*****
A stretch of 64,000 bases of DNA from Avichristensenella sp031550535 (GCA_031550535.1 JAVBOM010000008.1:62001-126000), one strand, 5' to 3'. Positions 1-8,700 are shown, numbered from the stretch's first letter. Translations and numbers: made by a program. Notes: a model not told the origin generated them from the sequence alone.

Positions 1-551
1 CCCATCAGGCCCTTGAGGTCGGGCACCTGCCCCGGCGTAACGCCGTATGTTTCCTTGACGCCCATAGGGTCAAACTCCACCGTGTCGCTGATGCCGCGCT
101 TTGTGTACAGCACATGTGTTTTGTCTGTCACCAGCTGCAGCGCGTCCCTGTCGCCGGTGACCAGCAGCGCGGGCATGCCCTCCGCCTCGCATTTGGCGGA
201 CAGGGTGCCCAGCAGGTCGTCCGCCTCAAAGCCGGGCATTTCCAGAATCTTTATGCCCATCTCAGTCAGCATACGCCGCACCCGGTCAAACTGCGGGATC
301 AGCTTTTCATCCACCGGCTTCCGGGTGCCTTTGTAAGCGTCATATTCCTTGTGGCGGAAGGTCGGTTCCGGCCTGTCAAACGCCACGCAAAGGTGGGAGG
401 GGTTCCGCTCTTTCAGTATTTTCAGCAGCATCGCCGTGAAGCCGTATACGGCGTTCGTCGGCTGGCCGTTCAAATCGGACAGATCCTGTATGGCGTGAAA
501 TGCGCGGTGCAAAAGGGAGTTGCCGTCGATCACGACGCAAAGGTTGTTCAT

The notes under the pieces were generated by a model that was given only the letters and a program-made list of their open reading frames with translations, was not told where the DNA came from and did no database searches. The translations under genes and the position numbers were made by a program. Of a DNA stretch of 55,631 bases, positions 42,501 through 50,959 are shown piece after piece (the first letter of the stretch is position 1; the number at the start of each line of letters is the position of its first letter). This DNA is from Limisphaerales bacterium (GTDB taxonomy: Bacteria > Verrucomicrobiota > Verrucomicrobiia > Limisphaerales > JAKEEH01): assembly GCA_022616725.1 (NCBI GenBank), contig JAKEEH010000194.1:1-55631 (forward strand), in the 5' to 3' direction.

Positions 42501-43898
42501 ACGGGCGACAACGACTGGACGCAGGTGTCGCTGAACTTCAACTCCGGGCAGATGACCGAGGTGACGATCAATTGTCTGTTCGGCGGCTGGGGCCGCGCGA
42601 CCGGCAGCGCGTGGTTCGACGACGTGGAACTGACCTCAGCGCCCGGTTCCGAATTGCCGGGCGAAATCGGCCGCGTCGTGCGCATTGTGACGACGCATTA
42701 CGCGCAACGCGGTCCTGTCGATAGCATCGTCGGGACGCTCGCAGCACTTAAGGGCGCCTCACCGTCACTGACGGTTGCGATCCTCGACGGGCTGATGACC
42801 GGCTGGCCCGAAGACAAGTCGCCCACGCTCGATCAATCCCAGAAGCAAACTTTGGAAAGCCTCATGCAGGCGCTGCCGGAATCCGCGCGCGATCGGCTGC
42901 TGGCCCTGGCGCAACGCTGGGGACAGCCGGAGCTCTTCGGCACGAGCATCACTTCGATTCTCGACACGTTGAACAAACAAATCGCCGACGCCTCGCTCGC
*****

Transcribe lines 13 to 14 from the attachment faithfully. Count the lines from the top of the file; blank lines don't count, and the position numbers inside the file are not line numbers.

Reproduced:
42701 CGCGCAACGCGGTCCTGTCGATAGCATCGTCGGGACGCTCGCAGCACTTAAGGGCGCCTCACCGTCACTGACGGTTGCGATCCTCGACGGGCTGATGACC
42801 GGCTGGCCCGAAGACAAGTCGCCCACGCTCGATCAATCCCAGAAGCAAACTTTGGAAAGCCTCATGCAGGCGCTGCCGGAATCCGCGCGCGATCGGCTGC